Churches with large congregations are finding image magnification to be an invaluable way to help share the message. With large screens, image magnification (or IMAG) can help congregation members see every gesture and expression a pastor makes.
It's a simple concept, at least for viewers. However, installing it is a different story. During a WFX conference session, Ryan Geesaman offered a lesson in image magnification and its implementation at the newest campus of Lives Changed by Christ Church (LCBC).
Geesaman, the video production director for LCBC, discusses the church's ten years of experience with IMAG and the lessons they learned during that decade. He also shares how the church used that experience to bring the best possible use of IMAG to the new church location.
Church leadership needs to make knowledgeable decisions when installing or upgrading IMAG, churches can substantially cut down on costs by finding the best deals this is especially true in the area of IMAG technology.
Getting Started: The Key Three Questions
Begin the process by asking three questions:
What do you have? What do you need? And, what can you practically afford?
"These questions need to be answered specifically as they will define the scope of the project which is largely dependent on budget constraints," Geesaman says.
The equipment used for the LCBC project includes two handheld cameras, a stationary camera, a high-definition switcher and projector. LCBC stayed within budget by installing Sony EX-3 cameras, and even purchased one off Ebay. "Churches should always try looking for better deals and better options when going for upgrades," tells Gessaman. "They might be able to get the best deals and cut down on costs substantially."
LCBC IMAG Planning Timeline
Key team members were told about IMAG being installed at the new location.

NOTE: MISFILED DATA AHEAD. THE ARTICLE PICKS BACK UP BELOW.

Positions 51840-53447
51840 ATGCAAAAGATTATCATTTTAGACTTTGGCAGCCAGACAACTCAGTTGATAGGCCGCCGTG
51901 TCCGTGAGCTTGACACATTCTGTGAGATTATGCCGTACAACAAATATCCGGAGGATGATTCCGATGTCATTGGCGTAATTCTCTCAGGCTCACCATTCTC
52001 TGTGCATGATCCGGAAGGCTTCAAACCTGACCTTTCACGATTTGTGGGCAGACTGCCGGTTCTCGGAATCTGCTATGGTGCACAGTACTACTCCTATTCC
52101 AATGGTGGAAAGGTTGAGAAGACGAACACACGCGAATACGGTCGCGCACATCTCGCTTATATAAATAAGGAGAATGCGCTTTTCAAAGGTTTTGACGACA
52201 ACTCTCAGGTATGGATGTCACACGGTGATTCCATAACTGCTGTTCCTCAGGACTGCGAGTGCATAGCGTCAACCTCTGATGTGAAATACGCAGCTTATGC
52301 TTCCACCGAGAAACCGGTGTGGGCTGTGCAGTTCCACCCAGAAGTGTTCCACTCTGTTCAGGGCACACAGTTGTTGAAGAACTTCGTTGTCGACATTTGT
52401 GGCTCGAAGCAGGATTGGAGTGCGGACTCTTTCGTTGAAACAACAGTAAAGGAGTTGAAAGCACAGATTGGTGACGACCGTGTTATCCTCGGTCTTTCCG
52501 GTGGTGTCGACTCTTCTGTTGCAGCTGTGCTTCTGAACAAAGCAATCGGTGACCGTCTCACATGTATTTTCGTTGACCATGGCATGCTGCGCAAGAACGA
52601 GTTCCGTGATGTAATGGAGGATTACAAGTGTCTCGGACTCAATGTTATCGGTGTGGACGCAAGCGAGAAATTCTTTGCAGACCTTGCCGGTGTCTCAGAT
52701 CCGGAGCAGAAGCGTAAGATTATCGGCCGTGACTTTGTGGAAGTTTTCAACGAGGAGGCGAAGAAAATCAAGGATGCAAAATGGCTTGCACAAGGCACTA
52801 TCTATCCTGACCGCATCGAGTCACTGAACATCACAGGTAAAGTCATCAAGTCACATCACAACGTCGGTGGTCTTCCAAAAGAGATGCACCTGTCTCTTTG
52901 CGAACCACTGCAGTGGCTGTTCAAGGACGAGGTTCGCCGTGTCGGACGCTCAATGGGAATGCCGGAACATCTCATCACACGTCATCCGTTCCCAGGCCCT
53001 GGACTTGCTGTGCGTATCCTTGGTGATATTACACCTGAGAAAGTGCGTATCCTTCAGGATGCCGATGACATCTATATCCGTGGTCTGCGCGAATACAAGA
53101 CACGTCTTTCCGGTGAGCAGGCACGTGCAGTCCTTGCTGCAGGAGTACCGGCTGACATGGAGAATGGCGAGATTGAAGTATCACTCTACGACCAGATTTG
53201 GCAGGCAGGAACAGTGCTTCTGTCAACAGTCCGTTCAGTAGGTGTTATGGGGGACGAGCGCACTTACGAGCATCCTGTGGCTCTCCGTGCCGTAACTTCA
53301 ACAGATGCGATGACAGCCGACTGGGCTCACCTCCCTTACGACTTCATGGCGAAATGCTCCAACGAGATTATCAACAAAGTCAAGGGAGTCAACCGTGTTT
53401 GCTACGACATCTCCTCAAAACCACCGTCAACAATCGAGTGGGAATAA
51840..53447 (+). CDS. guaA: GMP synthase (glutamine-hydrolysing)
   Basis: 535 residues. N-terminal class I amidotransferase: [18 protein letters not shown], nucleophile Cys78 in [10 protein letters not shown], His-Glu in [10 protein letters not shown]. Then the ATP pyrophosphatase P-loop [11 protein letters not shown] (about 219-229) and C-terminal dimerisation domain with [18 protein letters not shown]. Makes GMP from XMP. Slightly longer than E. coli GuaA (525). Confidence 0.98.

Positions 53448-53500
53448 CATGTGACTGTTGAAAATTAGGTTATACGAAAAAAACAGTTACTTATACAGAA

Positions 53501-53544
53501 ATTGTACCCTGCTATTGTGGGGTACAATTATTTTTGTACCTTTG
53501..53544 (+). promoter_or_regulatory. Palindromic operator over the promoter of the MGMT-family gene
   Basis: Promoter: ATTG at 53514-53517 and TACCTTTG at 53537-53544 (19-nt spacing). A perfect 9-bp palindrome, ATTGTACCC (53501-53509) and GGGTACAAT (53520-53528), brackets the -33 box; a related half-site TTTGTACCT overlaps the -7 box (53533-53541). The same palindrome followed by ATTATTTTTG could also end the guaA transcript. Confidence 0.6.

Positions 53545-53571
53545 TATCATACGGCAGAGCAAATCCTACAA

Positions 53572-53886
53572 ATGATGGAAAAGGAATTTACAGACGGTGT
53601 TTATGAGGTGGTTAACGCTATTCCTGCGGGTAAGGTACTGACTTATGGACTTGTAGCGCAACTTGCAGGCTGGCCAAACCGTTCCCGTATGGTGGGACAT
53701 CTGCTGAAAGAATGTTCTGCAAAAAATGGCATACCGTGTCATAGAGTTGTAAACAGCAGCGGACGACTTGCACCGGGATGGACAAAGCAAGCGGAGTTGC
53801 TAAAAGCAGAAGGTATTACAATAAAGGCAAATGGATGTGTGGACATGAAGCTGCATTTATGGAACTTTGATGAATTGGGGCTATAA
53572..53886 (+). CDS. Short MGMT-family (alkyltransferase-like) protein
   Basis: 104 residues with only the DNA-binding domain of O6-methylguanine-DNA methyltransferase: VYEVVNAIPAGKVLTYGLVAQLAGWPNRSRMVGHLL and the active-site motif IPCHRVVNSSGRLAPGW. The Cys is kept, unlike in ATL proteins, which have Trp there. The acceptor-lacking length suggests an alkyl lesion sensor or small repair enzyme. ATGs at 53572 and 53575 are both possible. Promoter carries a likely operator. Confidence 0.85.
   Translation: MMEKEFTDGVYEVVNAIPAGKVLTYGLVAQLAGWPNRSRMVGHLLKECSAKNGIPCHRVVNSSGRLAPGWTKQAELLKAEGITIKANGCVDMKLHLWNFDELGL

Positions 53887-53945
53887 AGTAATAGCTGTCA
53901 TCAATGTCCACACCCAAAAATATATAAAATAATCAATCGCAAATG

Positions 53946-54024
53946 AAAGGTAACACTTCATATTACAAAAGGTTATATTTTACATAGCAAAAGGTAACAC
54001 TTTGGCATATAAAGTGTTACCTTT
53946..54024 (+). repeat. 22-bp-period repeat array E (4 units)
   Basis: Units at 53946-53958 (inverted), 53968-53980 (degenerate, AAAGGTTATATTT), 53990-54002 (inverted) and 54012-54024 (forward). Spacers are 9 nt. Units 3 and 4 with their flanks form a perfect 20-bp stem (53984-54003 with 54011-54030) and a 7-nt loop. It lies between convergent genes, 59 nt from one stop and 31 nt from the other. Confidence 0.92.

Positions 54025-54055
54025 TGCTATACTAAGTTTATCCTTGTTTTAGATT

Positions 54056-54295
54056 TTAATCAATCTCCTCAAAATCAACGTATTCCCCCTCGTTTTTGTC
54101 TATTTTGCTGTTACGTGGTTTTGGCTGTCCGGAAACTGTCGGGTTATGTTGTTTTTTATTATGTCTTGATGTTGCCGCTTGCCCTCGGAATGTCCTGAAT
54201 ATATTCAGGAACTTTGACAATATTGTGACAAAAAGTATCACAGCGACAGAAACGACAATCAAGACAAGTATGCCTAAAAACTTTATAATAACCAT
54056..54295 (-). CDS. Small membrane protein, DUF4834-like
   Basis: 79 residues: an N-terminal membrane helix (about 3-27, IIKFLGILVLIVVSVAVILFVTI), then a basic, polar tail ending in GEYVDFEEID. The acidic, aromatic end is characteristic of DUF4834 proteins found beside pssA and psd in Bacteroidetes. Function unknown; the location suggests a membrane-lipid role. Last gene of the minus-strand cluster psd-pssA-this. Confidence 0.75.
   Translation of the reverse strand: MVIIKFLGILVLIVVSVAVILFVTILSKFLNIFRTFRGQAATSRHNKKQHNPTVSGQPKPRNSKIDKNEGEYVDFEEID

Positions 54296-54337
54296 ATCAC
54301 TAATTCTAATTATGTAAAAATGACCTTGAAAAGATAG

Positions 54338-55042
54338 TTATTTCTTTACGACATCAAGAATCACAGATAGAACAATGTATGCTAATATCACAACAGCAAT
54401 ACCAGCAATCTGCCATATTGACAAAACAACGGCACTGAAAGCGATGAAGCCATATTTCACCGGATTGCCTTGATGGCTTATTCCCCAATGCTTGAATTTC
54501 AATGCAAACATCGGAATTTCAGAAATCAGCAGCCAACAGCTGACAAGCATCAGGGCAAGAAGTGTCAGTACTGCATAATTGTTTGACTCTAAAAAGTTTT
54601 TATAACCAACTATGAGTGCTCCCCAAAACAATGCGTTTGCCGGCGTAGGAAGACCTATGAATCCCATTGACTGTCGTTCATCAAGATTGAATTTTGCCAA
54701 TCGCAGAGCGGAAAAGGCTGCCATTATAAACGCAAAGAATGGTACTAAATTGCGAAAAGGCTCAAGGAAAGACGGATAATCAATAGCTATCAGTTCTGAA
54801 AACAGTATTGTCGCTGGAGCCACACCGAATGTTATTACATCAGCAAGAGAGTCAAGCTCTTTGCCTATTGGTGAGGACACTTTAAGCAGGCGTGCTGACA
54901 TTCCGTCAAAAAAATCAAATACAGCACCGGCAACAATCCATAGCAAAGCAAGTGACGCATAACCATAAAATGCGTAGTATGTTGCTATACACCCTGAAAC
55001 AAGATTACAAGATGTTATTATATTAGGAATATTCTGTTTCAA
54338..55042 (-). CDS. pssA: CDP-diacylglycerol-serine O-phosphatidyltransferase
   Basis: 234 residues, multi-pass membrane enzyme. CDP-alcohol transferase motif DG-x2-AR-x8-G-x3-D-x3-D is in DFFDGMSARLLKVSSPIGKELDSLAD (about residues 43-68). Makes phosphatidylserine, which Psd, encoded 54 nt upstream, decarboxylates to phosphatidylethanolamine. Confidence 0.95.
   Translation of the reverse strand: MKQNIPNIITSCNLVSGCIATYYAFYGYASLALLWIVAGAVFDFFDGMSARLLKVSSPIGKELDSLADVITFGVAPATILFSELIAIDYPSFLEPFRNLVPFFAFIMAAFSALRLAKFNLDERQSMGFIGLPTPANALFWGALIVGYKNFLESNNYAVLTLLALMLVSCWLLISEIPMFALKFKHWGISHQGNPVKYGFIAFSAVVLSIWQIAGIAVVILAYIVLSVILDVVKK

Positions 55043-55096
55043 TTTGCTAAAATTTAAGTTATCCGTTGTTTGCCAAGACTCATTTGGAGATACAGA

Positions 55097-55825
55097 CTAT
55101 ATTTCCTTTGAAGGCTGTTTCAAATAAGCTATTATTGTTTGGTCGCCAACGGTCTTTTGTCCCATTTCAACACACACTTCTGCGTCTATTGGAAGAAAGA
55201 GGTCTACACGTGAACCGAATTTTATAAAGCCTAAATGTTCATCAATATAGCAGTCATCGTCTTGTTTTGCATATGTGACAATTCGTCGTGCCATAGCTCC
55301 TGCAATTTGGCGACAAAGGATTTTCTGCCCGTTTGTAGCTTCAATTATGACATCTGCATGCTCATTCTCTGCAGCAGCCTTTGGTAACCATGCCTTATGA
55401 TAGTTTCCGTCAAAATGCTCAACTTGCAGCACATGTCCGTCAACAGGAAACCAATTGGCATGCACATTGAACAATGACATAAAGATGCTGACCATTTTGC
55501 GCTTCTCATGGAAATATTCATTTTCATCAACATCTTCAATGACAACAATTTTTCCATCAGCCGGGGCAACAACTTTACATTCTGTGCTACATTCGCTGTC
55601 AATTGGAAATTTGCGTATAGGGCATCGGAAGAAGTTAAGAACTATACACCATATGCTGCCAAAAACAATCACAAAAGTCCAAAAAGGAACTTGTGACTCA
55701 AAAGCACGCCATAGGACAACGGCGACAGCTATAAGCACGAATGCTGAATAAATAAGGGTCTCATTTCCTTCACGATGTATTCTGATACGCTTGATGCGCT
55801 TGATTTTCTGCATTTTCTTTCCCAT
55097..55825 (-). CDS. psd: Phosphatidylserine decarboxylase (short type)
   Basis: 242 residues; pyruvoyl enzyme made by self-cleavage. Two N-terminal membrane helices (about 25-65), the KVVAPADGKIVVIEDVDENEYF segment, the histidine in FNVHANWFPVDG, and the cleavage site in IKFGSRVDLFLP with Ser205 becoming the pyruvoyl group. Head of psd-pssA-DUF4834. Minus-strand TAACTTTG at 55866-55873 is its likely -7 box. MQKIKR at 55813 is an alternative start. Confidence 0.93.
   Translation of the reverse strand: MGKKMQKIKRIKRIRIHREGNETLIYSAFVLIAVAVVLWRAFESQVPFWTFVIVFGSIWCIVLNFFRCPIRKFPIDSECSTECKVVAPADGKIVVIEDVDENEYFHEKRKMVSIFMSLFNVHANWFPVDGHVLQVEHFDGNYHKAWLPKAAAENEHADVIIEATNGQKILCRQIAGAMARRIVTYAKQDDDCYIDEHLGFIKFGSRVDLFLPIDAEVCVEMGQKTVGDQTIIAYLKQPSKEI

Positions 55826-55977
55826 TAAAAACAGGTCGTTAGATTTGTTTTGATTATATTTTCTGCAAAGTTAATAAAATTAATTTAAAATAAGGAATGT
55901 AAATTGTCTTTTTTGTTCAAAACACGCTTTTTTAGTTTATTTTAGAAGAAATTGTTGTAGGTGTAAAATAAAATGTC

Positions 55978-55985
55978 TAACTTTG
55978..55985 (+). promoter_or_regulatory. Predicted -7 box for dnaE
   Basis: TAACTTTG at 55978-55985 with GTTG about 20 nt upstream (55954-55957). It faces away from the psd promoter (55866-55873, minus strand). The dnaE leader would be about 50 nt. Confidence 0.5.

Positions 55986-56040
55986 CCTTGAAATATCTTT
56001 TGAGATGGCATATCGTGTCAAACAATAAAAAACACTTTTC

The congregation at large was informed of the decision.
An informational and financial campaign began.
The congregation voted on the matter.
Equipment upgrades were made.
The Image Magnification system was launched.
Working with Volunteers
The process involved existing and new volunteers who were informed of general church rules and trained on assisting and working as a team.Volunteers also were given vision casting, which consisted of questions such as these:
- "Why do we exist?" Answer: To make fully devoted followers of Jesus Christ out of unconnected seekers.
- "How do we do that?" Answer: By gathering, connecting and serving.
Gessaman said the team-building process must include creating teams and setting them on rotational services, so that one team, for example, is not always doing physical tasks, which could result in that teams’ members becoming over-worked.
"Different skill levels of people also need to be balanced and teams should be created accordingly, preferably a high-caliber volunteer should be used to create teams," he said.
It's also important, Gessaman says, that the church makes its expectations for the volunteer clear. By being up front, volunteers will know what how to achieve the church's goals.
The church practiced the new technology before going live. Volunteers were trained through staff support and their efforts were analyzed in order to motivate them and boost potential development.
The IMAG projects resulted in a nearly 25 percent increase in total turnover. There is still a need for volunteers, and the church has made substantial progress over the 10 years.
Some Closing Advice
- Nurture and maintain relationships with primary volunteers, so that they stay motivated and also bring in volunteers similar to themselves.
- Do not underestimate the power of technology and the power of youth.
- Consider installing an IMAG system with consideration of the future instead of limiting your vision to today.